The N3xx series has an onboard GPSDO as well as a 25 MHz reference oscillator, which can both be used as time- and clock references. The GPSDO will function as a reference even when there is no GPS reception.

Note that this does not enable the synchronization of multiple devices. Using an internal reference is the default.

External references

In order to synchronize multiple USRPs, an external reference, such as the CDA-2990 (OctoClock), is required. If only a clock reference is available, it is possible to derive an internal PPS signal from the reference (which will allow devices to share a frequency, but not a time reference). If both an external clock and time source are provided, devices will be synchronized in frequency and time.


White Rabbit

White Rabbit is an Ethernet-based synchronization procedure; it is an extension of the IEEE 1588 Precision Time Protocol (PTP). The N3xx device can be configured as a White Rabbit slave.

To use White Rabbit, it is necessary to provide an appropriate reference via Ethernet. This reference must be connected to SFP0. Finally, a White Rabbit-compatible FPGA must be loaded. SFP0 will not be available for data transport in this mode.

The White Rabbit image is provided as a default image. To obtain the default images, simply run:

$ uhd_images_downloader -t n3xx -t fpga

Then, you can install the WX (or WA) image using uhd_image_loader:

$ uhd_image_loader \
    --args type=n3xx,addr=ni-n3xx-<DEVICE_SERIAL>,WX

Once the image is loaded, select internal as the clock source and sfp0 as the time source (note: this will fail if the WX or WA image is not currently loaded):

// Or if you want to change it to White Rabbit after initialization:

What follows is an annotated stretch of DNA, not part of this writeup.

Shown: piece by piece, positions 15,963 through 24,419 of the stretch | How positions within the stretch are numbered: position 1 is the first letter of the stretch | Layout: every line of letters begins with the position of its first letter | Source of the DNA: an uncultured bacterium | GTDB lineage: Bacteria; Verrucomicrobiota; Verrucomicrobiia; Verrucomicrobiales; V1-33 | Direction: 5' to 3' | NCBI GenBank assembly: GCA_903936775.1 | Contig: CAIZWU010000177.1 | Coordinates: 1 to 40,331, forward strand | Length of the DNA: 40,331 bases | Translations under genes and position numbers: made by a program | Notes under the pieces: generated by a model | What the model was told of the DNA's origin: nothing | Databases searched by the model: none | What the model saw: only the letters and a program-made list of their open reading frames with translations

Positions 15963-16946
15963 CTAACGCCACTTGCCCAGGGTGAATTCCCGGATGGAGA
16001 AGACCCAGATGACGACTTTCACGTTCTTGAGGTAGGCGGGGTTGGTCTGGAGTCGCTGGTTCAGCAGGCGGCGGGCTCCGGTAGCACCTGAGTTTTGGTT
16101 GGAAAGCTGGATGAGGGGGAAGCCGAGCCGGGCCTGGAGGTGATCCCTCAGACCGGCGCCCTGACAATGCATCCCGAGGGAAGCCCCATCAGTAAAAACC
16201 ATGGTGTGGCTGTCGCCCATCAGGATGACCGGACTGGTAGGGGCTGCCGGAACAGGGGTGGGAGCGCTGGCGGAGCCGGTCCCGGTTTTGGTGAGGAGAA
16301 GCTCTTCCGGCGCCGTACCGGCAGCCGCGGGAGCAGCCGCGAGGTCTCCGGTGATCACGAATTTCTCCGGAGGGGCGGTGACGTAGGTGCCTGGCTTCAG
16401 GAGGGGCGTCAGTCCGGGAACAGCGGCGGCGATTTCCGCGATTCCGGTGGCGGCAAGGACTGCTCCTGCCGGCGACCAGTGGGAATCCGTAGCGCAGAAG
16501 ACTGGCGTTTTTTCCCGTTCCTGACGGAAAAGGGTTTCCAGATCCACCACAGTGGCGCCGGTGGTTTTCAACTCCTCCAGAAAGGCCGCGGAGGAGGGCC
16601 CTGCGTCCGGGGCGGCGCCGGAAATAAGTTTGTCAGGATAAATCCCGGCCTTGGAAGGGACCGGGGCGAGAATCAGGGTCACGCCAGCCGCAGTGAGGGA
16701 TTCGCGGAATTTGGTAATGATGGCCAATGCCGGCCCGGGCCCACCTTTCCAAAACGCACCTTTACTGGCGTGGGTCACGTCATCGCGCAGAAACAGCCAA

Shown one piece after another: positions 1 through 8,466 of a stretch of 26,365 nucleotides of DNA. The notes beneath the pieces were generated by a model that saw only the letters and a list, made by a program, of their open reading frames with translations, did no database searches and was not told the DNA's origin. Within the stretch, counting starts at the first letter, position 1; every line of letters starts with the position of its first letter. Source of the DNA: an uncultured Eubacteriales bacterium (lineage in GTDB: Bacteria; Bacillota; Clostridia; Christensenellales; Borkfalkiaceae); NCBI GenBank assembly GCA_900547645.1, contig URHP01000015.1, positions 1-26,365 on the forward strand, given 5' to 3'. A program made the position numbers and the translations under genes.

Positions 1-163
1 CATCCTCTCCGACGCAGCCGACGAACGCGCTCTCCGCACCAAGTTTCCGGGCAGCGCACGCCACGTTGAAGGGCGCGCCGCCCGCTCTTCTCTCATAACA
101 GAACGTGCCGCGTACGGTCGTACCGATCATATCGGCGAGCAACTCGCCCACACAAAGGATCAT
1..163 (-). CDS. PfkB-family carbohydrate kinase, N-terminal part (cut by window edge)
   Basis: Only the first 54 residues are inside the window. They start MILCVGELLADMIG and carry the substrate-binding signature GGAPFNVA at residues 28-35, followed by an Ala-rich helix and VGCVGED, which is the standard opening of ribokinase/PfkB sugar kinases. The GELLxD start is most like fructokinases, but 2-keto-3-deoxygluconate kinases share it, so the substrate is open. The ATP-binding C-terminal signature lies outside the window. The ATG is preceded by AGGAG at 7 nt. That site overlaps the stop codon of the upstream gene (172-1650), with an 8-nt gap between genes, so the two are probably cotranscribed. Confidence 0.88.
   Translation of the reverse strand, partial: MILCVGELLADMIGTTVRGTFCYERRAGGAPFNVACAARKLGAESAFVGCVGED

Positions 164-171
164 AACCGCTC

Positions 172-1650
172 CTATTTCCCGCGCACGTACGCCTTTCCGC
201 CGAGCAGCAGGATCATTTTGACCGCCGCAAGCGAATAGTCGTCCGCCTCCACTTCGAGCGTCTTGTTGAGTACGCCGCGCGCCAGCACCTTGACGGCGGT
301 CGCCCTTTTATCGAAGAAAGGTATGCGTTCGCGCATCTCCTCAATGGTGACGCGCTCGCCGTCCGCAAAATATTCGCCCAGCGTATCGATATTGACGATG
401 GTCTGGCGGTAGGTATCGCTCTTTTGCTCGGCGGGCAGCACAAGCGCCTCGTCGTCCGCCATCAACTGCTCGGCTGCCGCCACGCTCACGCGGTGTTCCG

// Using the older time/clock source APIs is also possible:
// The 2nd call can technically be skipped because the device implementations
// will coerce, but for consistency with other code and for being explicit this
// is the preferred way. The 2nd call will immediately return in this case.

For more information, refer to the White Rabbit Homepage, or the Ettus Research Knowledge Base.


Errors while streaming

If you are getting sequence or other errors while streaming, make sure the MTU settings of the network devices match up. UHD will try and do an automatic MTU discovery, but there are cases when the automatic MTU discovery will yield incorrect values. Often, the host computer MTU is set smaller than the device MTU, but the MTU discovery will detect a larger MTU than the host computer MTU in this error case.

The default MTU for the N3x0 series is 8000. The simplest solution is often to set the host computer MTU to 8000 as well:

$ [sudo] ifconfig eth0 mtu 8000 # Replace eth0 with the device you're using

Of course, you can also reduce the MTU on the device to match your host computer, see Section Network Connectivity.

Theory of Operation

The N3xx-series are devices based on the MPM architecture (see also: The Module Peripheral Manager (MPM) Architecture). Inside the Linux operating system running on the ARM cores, there is hardware daemon which needs to be active in order for the device to function as a USRP (it is enabled to run by default).